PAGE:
“We do not like Touchy Feely stuff”.
I was recently honored to be the speaker/facilitator for a team building holiday celebration of a respectable high tech company in Silicon Valley. The HR contact advised me that this group did not like touchy feely stuff.
Although I understood her intuitively, I wanted to ensure my facilitation reflected her concerns.
What is “touchy feely?” We hear this term often mentioned in a negative or pejorative way. Business people typically don’t like it and, sadly, HR work is often referred to as touchy feely work. Touchy feely is attributed to a group exercise, activity or workshop where people share their feelings and innermost thoughts that make them vulnerable. The formal definition in the Merriam Webster dictionary says: “touchy feely is characterized by interpersonal touching especially in the free expression of emotions; openly or excessively emotional or personal.”
Understandably, nobody wants to feel vulnerable in the workplace. No one wants to lose control, lose face in front of his or her co-workers or be uncontrollably emotional. I’ve had a successful career in HR, both in a corporate setting and as a consultant, and I have never wanted to engage in these kinds of touchy feely activities.
I covered this concern early-on with the group. I said I was cautioned not to make this session touchy feely. “Let me assure you”, I told them, “that I don’t like to be touched and I don’t like to be felt”. I got laughter from that comment.
Seriously, while achieving results is very important, there is a personal/human side of business when we work with people, and whether we like it or not, we need to develop effective interpersonal and communication skills to develop teamwork, but it does not need to be touchy feely at all.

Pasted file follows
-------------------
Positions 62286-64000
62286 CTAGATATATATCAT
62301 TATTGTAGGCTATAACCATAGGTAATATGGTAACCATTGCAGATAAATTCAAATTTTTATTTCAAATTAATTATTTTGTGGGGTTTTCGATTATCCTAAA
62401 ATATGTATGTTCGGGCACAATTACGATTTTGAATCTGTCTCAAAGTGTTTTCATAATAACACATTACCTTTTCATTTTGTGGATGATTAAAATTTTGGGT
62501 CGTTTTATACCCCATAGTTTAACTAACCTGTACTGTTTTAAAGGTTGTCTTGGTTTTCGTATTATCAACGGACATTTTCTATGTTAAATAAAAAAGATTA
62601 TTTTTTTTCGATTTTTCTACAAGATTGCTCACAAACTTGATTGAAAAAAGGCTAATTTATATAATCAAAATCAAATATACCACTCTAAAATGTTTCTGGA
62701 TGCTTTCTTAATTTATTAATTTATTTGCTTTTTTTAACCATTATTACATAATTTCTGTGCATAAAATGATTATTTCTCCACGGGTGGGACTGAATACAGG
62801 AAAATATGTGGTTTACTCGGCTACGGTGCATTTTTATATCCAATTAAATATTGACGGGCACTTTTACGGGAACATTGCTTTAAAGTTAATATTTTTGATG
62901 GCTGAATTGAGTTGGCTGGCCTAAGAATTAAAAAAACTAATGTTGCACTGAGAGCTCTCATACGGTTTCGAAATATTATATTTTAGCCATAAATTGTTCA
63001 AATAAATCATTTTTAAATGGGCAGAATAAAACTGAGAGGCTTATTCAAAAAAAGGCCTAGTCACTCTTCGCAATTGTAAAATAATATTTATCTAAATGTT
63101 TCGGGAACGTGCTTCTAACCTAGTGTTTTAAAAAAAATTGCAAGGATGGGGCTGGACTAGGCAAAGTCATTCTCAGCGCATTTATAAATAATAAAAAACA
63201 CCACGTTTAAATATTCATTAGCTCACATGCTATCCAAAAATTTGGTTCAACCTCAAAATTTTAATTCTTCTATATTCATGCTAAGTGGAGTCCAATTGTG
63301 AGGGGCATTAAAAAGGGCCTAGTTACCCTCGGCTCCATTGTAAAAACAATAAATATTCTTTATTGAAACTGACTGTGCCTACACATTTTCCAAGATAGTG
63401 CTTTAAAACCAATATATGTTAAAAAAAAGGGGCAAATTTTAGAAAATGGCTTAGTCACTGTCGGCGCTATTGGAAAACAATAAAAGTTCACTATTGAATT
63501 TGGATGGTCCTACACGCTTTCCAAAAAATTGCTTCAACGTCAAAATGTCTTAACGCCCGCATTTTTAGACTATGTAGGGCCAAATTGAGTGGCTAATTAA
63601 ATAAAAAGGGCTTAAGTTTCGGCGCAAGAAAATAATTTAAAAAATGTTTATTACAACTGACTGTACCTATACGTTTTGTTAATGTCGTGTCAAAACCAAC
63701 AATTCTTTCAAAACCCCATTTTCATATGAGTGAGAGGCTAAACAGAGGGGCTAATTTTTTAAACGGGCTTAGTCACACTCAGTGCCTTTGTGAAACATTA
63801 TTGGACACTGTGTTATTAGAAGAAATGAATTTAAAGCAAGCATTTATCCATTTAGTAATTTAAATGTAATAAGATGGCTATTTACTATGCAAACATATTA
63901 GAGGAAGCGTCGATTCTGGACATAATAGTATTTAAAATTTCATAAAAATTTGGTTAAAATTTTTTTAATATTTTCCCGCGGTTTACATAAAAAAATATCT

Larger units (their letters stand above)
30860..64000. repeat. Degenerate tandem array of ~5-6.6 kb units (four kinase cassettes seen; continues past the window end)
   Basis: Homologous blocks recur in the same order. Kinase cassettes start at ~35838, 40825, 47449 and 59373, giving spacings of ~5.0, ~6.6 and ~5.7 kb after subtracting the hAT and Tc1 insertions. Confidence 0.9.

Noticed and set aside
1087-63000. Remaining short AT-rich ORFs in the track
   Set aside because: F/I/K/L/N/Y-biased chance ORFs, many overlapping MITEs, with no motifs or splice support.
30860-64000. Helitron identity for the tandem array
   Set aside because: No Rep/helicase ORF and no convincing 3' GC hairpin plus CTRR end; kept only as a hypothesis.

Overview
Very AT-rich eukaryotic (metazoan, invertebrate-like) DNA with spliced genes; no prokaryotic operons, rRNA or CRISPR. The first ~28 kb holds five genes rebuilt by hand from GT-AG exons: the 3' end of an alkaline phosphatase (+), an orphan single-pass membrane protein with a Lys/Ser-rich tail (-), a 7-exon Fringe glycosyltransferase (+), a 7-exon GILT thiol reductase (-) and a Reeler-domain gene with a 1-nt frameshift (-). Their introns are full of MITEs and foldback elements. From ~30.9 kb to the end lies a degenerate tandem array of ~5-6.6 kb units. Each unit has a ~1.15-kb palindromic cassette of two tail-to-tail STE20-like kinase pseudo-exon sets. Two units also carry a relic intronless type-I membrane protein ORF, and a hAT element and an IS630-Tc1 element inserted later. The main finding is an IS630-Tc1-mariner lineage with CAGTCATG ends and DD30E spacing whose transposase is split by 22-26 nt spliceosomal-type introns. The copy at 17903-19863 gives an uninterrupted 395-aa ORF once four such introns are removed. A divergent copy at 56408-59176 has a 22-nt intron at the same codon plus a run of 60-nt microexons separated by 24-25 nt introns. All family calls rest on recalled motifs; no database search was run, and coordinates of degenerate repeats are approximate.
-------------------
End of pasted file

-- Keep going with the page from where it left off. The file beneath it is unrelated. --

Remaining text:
When we work virtually or in person, we need to use positive behaviors that bring out synergy in our teams. Synergy, as defined by Human Synergistics, “occurs when the interactive efforts of two or more people produce or fully utilize their resources. Synergy within groups improves the efficiency and effectiveness of individual and group decision making”.
Synergy happens when people collaboratively work on the best possible approach and solution to work problems without voting on or imposing one person’s point of view. Even if there is disagreement, each member of the team can voice their thoughts, will feel heard and can stand behind and align with the team’s solutions. Synergy is hard to achieve, not all teams reach synergy.
Most leaders I know wake up in the morning with the best intentions. As they go through their day, things happen that causes their behavior to unknowingly turn negative. Sometimes our intent does not automatically create our desired impact. It is important to remember that we have a choice in our behavior; we can use appropriate behaviors to create a work environment that is positive and supportive, and brings out the best in others.
Breaking down the necessary elements of effective team building, and achieving synergy in a fun interesting activity using language that the team can relate to, will ensure that the team building activity is not touchy feely.